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An influence on early Superman stories is the context of the Great Depression. The left-leaning perspective of creators Joe Shuster and Jerry Siegel is reflected in early storylines. Superman took on the role of social activist, fighting crooked businessmen and politicians and demolishing run-down tenements. This is seen by comics scholar Roger Sabin as a reflection of "the liberal idealism of Franklin Roosevelt's New Deal", with Shuster and Siegel initially portraying Superman as champion to a variety of social causes. In later Superman radio programs the character continued to take on such issues, tackling a version of the KKK in a 1946 broadcast.
Siegel himself noted that the many mythic heroes which exist in the traditions of many cultures bore an influence on the character, including Hercules and Samson. The character has also been seen by Scott Bukatman to be "a worthy successor to Lindhberg ... (and) also ... like Babe Ruth", and is also representative of the United States dedication to "progress and the 'new'" through his "invulnerable body ... on which history cannot be inscribed." Further, given that Siegel and Shuster were noted fans of pulp science fiction, it has been suggested that another influence may have been Hugo Danner. Danner was the main character of the 1930 novel Gladiator by Philip Wylie, and is possessed of same powers of the early Superman.
Superman's iconic costume resembled those of the circus performers from the time. Swimsuits from the 1930's also provided the influence Shuster and Siegel needed. Legendary heroes such as Robin Hood wore tights and Hercules was known to have worn a lion's pelt giving further inspiration for the stereotypical capes certain heroes wear.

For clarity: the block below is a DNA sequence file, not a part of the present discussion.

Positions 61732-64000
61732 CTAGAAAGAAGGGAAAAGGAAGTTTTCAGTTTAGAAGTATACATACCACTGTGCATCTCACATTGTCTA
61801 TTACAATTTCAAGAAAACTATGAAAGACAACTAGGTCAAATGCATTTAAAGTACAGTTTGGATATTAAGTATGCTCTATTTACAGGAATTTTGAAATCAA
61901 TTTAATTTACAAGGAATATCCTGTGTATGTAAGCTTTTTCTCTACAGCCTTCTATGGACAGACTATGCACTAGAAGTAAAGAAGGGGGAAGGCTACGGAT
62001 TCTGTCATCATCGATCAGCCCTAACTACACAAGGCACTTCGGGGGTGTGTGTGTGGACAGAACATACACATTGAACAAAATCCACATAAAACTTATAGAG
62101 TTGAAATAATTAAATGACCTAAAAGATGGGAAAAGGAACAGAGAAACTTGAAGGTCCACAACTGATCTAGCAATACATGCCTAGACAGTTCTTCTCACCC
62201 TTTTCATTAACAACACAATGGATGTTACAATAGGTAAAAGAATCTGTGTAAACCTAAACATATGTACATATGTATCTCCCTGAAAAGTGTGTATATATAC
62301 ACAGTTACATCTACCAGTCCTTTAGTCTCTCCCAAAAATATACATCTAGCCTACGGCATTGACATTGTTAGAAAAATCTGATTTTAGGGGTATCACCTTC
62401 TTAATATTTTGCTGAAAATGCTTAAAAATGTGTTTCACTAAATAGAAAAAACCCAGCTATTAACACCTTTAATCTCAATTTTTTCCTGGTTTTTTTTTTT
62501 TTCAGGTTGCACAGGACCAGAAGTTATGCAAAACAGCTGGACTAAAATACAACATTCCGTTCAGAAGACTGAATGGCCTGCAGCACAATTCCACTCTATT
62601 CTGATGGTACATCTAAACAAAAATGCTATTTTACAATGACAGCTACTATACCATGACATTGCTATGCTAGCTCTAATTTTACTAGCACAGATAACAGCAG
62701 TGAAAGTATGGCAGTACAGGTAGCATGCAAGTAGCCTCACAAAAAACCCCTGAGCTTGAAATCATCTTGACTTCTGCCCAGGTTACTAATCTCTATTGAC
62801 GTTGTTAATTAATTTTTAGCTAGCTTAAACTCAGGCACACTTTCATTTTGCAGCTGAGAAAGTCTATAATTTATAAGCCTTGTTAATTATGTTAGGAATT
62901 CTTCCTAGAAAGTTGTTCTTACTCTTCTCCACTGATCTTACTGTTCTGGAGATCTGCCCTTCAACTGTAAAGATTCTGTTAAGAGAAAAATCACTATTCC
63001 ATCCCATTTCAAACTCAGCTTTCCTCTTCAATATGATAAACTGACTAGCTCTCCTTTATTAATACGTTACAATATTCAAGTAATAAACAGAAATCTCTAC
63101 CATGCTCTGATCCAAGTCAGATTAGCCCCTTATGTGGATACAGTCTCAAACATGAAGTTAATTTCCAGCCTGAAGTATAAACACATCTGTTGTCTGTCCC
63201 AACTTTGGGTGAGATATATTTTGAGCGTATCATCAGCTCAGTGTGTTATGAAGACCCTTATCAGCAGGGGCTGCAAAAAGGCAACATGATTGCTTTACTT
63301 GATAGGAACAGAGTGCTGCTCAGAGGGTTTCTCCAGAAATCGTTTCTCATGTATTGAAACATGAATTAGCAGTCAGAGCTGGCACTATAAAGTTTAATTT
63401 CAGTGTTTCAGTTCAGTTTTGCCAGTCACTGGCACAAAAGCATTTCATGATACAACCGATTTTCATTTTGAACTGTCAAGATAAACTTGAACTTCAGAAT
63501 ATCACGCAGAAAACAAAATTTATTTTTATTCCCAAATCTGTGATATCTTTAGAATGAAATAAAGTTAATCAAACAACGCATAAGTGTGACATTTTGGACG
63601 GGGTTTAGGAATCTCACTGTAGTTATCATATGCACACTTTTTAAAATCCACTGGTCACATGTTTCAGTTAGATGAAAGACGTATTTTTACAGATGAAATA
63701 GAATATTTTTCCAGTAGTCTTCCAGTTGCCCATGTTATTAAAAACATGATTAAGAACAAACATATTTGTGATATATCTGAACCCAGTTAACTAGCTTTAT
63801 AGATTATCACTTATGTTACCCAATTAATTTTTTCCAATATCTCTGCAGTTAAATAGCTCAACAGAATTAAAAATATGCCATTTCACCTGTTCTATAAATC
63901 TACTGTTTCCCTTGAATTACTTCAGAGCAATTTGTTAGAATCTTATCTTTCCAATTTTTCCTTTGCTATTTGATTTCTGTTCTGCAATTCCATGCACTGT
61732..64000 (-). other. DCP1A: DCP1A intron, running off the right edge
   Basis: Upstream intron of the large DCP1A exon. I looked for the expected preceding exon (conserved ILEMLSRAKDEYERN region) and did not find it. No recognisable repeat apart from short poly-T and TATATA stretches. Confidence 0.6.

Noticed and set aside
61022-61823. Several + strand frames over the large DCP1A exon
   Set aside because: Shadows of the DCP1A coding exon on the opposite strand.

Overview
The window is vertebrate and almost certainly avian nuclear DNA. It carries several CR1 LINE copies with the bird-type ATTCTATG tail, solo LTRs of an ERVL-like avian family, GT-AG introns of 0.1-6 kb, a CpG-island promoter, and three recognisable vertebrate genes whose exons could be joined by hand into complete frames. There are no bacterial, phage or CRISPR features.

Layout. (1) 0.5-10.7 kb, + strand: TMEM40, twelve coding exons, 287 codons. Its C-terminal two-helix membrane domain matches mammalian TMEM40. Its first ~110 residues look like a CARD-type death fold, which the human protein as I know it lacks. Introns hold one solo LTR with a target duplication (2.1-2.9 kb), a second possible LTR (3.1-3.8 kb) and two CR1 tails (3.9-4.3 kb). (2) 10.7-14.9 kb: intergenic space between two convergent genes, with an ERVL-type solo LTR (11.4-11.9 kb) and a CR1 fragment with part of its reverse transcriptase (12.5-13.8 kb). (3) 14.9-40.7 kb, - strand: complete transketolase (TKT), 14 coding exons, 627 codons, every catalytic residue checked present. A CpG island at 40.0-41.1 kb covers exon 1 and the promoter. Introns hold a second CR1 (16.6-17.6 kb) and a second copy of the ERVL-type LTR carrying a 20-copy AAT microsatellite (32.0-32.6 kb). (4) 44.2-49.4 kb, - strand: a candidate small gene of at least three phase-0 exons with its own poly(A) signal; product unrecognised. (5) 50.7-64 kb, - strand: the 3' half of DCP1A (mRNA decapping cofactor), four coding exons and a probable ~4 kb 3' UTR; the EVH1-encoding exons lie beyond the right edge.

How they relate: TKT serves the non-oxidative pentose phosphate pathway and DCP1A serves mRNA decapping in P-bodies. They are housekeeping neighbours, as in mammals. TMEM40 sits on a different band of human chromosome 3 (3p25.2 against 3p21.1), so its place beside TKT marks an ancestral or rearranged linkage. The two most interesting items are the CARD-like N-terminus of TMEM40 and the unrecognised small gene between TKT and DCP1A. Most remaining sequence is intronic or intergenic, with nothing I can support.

Superman's name is partly based on philosopher Friedrich Nietzsche’s Übermensch, which literally translates to “overman” (or “superman”). Nietzsche’s Übermensch is any person who rejects unfounded thinking, while Superman is super for his special powers. Some people argue that Kryptonians’ mental and physical superiority when compared to humans is meant to indicate that they are racially better, as eugenics would teach.
Whilst the term Superman was initially coined by Nietzsche, it is unclear how influential Nietzsche and his ideals were to Siegel and Shuster. Les Daniels has speculated that "Siegel picked up the term from other science fiction writers who had casually employed it", further noting that "his concept is remembered by hundreds of millions who may barely know who Nietzsche is." Others argue that Siegel and Shuster "could not have been unaware of an idea that would dominate Hitler's National Socialism. The concept was certainly well discussed." Yet Jacobson and others point out that in many ways Superman and the Übermensch are polar opposites. Nietzsche envisioned the Übermensch as a man who had transcended the limitations of society, religion, and conventional morality while still being fundamentally human. Superman, although an alien gifted with incredible powers, chooses to honor human moral codes and social mores. Nietzsche envisioned the perfect man as being beyond moral codes; Siegel and Shuster envisioned the perfect man as holding himself to a higher standard of adherence to them.
Creators Joe Shuster and Jerry Siegel were both Jewish, so of course there are Jewish influences on the character, although Clark Kent (the character) was raised as a Methodist, according to Superman stories published by DC Comics. Superman's story mimics that of Moses as both characters are saved by their parents by being placed in a vessel to carry them to safety. Also, both characters were found by adults who adopt them as children. Both Moses and Superman later rise to prominence and do good.
Clark Kent and his family celebrate Christmas, which would indicate that the Kent family (who reside in Kansas, a state with less than 1 percent Jewish population) is Christian.